- Anatomy. the trunk of the body from the neck to the abdomen; thorax.
- a box, usually with a lid, for storage, safekeeping of valuables, etc.: a toy chest; a jewelry chest.
- the place where the funds of a public institution or charitable organization are kept; treasury; coffer.
- the funds themselves.
- a box in which certain goods, as tea, are packed for transit.
- the quantity contained in such a box: a chest of spices.
- chest of drawers.
- a small cabinet, especially one hung on a wall, for storage, as of toiletries and medicines: a medicine chest.
- get (something) off one's chest, Informal. to relieve oneself of (problems, troubling thoughts, etc.) by revealing them to someone.
- play it close to the chest. vest(def 16).
Origin of chest
Examples from the Web for chestful
They burnt a monastery in the plain and ransacked a chestful of correspondence.Little Novels of Italy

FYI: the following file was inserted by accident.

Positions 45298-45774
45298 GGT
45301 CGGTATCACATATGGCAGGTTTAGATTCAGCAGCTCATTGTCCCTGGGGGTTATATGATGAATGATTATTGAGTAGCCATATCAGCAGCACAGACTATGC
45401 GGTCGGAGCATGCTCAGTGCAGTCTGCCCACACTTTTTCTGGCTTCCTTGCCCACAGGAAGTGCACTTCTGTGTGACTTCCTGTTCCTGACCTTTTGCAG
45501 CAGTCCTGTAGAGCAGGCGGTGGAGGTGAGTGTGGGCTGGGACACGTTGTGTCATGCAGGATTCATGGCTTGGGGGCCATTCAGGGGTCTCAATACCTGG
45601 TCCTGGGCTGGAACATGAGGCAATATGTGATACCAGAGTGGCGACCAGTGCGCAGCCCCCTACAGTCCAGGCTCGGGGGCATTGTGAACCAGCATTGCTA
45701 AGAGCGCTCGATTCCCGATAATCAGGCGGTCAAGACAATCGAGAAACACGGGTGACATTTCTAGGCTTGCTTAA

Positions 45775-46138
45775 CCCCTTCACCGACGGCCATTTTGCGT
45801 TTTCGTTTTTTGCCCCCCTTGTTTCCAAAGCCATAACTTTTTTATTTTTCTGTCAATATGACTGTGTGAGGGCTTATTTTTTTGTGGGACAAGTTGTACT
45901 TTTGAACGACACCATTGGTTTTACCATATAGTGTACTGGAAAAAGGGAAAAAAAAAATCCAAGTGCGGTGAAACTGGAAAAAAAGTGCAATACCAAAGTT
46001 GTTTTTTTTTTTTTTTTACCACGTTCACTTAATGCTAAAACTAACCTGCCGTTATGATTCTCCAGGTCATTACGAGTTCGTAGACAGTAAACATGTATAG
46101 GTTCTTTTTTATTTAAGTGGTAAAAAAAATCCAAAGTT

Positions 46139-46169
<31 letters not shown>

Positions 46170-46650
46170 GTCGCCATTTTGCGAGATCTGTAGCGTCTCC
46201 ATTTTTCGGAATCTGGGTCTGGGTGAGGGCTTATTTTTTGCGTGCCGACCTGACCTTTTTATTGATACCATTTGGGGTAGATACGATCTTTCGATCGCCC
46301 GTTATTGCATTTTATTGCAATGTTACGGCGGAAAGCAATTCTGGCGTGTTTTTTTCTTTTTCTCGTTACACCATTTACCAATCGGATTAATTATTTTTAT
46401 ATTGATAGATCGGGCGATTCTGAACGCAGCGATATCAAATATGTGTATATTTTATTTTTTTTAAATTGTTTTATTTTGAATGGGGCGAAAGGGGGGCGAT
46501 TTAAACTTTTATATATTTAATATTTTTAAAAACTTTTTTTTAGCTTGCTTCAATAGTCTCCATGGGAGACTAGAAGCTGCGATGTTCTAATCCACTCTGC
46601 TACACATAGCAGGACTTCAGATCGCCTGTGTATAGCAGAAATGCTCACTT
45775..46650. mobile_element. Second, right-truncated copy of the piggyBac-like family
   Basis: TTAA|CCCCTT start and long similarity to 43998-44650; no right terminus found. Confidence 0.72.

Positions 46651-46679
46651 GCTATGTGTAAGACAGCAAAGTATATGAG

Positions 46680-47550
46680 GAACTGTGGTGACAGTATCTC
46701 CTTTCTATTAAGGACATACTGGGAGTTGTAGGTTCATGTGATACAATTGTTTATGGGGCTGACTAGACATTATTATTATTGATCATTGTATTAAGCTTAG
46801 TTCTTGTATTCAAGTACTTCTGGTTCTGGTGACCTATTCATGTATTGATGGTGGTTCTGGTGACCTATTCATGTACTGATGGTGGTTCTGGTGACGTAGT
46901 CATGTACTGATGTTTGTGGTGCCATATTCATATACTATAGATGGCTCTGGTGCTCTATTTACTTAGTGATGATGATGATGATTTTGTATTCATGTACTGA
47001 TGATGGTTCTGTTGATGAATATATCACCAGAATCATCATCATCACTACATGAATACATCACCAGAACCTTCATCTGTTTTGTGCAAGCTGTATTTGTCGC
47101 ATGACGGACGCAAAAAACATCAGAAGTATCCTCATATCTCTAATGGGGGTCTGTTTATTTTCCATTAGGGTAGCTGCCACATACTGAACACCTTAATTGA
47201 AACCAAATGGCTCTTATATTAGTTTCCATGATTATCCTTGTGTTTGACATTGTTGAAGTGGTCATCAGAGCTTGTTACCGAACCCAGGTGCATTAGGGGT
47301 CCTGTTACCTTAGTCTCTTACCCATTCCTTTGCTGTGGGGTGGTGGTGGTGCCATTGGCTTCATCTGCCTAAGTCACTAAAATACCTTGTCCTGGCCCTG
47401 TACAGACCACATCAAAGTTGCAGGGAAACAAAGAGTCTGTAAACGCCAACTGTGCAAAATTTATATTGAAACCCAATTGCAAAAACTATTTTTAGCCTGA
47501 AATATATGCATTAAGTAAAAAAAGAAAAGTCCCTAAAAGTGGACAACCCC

Maurice Henry Hewlett
But I love to have money in cash, rather than a chestful of fine clothes.The Fortunate Mistress (Parts 1 and 2)
A second—half a second longer, and I should have shipped a mouthful, perhaps a chestful of water.Parkhurst Boys
Talbot Baines Reed
- the front part of the trunk from the neck to the bellyRelated adjective: pectoral
- (as modifier)a chest cold
- get something off one's chest informal to unburden oneself of troubles, worries, etc, by talking about them
- a box, usually large and sturdy, used for storage or shippinga tea chest
- Also: chestful the quantity a chest holds
- the place in which a public or charitable institution deposits its funds
- the funds so deposited
- a sealed container or reservoir for a gasa wind chest; a steam chest
Word Origin and History for chestful
Old English cest "box, coffer, casket," from Proto-Germanic *kista (cf. Old Norse and Old High German kista, Old Frisian, Middle Dutch, German kiste, Dutch kist), an early borrowing from Latin cista "chest, box," from Greek kiste "a box, basket," from PIE *kista "woven container." Meaning extended to "thorax" 1520s, replacing breast (n.), on the metaphor of the ribs as a box for the organs. Chest of drawers is from 1590s.
- The part of the body between the neck and the abdomen, enclosed by the ribs and the breastbone; thorax.